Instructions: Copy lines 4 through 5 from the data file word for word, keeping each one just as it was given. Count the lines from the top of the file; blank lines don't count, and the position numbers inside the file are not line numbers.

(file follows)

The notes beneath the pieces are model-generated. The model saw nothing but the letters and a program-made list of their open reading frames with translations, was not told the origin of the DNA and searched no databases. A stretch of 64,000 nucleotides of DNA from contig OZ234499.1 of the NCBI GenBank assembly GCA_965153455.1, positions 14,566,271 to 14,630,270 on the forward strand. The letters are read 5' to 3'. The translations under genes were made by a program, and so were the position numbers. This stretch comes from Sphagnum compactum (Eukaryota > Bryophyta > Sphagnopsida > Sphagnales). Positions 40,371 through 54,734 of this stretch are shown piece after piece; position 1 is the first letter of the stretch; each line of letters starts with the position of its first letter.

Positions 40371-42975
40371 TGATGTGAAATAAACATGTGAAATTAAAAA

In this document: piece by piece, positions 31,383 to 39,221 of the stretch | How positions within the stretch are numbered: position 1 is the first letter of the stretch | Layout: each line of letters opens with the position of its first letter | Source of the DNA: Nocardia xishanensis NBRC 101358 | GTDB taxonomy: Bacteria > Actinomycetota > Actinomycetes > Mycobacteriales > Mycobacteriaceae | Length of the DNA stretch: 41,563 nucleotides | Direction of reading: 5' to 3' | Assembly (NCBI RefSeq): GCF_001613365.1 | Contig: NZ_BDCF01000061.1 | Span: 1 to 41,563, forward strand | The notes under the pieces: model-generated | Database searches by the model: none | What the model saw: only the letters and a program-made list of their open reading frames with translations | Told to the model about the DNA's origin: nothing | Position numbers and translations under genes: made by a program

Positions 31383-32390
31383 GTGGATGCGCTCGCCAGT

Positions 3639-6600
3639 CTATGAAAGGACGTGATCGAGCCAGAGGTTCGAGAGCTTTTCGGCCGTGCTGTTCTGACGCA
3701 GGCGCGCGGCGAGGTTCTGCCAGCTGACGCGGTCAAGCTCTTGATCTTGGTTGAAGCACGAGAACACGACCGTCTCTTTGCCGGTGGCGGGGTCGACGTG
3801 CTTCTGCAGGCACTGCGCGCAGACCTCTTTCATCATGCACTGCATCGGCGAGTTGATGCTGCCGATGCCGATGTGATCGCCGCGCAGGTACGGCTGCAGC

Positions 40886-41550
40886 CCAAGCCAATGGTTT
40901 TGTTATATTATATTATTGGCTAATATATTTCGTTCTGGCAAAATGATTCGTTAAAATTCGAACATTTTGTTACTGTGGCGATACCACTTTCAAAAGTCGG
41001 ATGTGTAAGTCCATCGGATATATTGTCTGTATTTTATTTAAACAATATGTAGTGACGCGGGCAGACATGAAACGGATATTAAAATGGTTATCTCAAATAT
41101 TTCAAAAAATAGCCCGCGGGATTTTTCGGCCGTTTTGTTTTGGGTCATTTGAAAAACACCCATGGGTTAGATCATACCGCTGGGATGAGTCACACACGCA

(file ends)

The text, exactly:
In this document: piece by piece, positions 31,383 to 39,221 of the stretch | How positions within the stretch are numbered: position 1 is the first letter of the stretch | Layout: each line of letters opens with the position of its first letter | Source of the DNA: Nocardia xishanensis NBRC 101358 | GTDB taxonomy: Bacteria > Actinomycetota > Actinomycetes > Mycobacteriales > Mycobacteriaceae | Length of the DNA stretch: 41,563 nucleotides | Direction of reading: 5' to 3' | Assembly (NCBI RefSeq): GCF_001613365.1 | Contig: NZ_BDCF01000061.1 | Span: 1 to 41,563, forward strand | The notes under the pieces: model-generated | Database searches by the model: none | What the model saw: only the letters and a program-made list of their open reading frames with translations | Told to the model about the DNA's origin: nothing | Position numbers and translations under genes: made by a program

Positions 31383-32390